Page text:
Saturday, October 27, 2012

Tri-Cities Marathon Goals

Well, tomorrow I'll be running my third marathon. This one is different than the first two because it's smaller and almost completely flat. I'm hoping the flat course will help with reaching my goal time, but I'm concerned that because I'll be using the same muscles the whole time that my legs will tire faster.

My goals are:
A- 3:50
B- 3:54 (new PR)
C- 4:00

I'm also a little concerned because I didn't follow a specific training plan and probably didn't do enough speedwork. But at least I think I did a pretty good job with the mileage. Two 18 mile runs, six 20+ mile runs, and several mid-week 13-14 mile runs.

A couple other things I'm doing differently this time around are that I got a massage yesterday and I'm going to carbo-load tonight with pizza. In the past I haven't been a real believer in carbo-loading, but lately I've noticed that my long runs seem to go better if I've had more carbs the night before. So hopefully it helps tomorrow.

I'm using the Blogger app so that's all I have the patience to type now. I'll report back after marathon #3!

Saturday, October 20, 2012

Race for the End 10k

A couple weekends ago I decided to run a VERY last minute race. It was about 12:30am on Saturday night (technically Sunday) when I stumbled across a listing for the Race for the End 5k/10k on Sunday morning. Normally I'm not an impulsive person, but this race had all the right elements going for it... The course was around Whatcom Falls Park in Bellingham and I've been wanting to get out and run in that area. The registration was only $15, even on race day. It was for a good cause - to promote awareness of and try to end domestic violence. And most importantly, it didn't start until 10am, meaning I could still get a fairly good night's sleep.

So I got there Sunday and registered, then had about half an hour to kill before the race started. I hit the bathroom twice and did a bit of dynamic stretching (mostly leg swings) but skipped doing a warm-up run. I ran 24 miles on Saturday, so my plan was to just take the 10k as a slow fun run. I ate a Luna bar at 9am and skipped my usual pre-race GU.

I thought I started out pretty conservatively, but my Garmin says otherwise with a 7:59 first mile. Both the 5k and 10k started at the same time so at first I didn't know who was running what, but the courses split fairly quickly and then things thinned out a lot. There was a turnaround about 1.5 miles in and that's when I realized that there were only a handful of people running the 10k. I also saw that I was the third female.

I still wasn't trying to race, but my legs felt good and the gab slowly started to close between myself and the two women ahead. I ran the second mile in 7:38. I passed one woman and then would have been content just staying on the heels of the first female and letting her set the pace. But as we were coming up on an intersection in the trail, I guess she didn't see the volunteer pointing us to the right and she overshot the turn. At that point I "took the lead".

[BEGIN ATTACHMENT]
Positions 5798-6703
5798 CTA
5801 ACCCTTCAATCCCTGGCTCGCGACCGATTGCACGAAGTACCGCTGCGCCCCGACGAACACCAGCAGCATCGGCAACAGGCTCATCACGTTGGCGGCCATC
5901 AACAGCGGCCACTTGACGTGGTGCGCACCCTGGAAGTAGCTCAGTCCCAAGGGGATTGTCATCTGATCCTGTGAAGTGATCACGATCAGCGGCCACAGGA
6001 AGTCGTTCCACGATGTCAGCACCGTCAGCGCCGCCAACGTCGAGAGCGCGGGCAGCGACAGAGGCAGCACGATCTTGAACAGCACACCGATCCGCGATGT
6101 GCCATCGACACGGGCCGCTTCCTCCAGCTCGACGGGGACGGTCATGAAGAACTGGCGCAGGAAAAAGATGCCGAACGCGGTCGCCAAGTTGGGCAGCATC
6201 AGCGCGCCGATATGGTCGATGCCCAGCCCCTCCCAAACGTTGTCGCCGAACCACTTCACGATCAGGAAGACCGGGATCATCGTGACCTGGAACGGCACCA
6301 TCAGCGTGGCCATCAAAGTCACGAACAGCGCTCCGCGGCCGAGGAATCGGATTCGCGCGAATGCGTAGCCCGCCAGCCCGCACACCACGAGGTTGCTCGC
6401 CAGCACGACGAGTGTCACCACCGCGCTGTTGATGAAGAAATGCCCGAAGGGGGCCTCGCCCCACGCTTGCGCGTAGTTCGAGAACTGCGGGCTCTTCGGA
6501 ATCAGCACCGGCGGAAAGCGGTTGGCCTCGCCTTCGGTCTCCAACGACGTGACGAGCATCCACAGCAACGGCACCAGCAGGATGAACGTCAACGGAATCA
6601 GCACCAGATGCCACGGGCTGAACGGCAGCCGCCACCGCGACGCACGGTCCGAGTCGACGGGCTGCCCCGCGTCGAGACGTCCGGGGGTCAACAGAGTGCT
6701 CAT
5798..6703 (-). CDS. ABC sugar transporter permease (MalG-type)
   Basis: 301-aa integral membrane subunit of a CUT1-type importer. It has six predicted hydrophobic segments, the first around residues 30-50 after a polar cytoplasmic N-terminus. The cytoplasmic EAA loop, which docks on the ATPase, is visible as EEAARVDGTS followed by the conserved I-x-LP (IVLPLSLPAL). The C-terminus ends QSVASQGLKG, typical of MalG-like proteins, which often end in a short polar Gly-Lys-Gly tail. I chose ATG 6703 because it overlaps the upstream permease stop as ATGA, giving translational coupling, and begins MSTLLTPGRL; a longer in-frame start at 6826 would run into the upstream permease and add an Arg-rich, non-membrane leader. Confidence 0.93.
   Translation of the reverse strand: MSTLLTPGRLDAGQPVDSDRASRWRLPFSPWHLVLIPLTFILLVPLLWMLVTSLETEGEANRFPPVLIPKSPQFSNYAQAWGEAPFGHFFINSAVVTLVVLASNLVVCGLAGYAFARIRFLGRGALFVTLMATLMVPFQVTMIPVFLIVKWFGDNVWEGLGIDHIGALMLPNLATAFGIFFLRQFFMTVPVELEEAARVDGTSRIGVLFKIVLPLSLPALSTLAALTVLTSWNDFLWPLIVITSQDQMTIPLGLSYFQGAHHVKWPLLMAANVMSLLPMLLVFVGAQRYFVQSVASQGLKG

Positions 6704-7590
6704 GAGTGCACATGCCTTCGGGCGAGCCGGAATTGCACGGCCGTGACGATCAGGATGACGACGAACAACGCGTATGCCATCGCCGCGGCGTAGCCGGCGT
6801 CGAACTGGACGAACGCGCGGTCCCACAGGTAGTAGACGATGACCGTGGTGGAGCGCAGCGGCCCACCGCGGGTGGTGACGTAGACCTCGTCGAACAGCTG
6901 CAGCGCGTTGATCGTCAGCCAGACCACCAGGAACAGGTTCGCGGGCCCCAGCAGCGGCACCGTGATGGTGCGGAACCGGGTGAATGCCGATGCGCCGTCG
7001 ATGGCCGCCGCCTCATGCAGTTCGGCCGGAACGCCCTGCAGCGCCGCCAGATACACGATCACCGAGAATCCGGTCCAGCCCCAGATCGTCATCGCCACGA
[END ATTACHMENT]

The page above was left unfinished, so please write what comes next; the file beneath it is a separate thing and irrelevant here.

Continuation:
I ran miles 3 and 4 in 7:40 and 7:03 according to my Garmin. For that fourth mile, either my Garmin was off or I did a great job taking advantage of the downhills because I almost never run a mile that fast. There was a lot of downhill the first portion of the race and I was constantly dreading the fact that eventually we'd have to climb uphill again.

By the time I reached the uphills, I'd put a pretty good distance between myself and the other women and I didn't think they'd be able to catch me. But I still made myself run the hills and not stop to walk. Somewhere on one of the hills I managed to pass a guy and I want to say that I don't think anyone passed me anytime during the race although I'm not positive on that. The fifth mile was my slowest at 8:33.

I got a bit frustrated during the sixth mile because the course met back up with the 5k and I was dodging walkers as well as people just out for a Sunday morning stroll in the park. I ran up on a family with two little girls on bikes right in the middle of the trail and yelled "watch out, watch out, watch out". I'm not sure why I felt compelled to say it three times... I guess to make sure they were paying attention because it's hard to tell what little kids might do. I also had to yell "on your left/right" several times. Afterwards, I wondered if I had been too aggressive in trying to run past everyone. I wasn't going for a PR and I was probably far enough ahead that I could slow down a bit without sacrificing my lead. I don't think I behaved badly, but maybe I could have been a bit more polite?

I ran the sixth mile in 8:11. The mile 6 marker was placed early so at first I thought the course was short, but in the end my Garmin read 6.21 so I guess the course was about right. I picked it up for the last bit of the race - thankfully it was flat - and ran the last .2 at a 7:12 pace.

My official finish time was 48:33 (7:50 pace). Even if I hadn't placed first female, I would have been extremely happy. I honestly did not think I had it in me to run under an 8:00 pace that morning. I felt surprisingly well considering that put me at 30 miles in a span of about 26 hours... although I was definitely more sore than usual on Monday.

There was a great post-race spread with bananas, oranges, bagels, bread, and gluten-free brownies. I got a ribbon for placing first in my age group and a $25 gift certificate to Fairhaven Runners for placing first female. The small turnout worked in my favor, but I felt bad for the organizers because overall it was a terrific event. I think they lacked publicity. If the timing works out, I would definitely consider running this race again next year.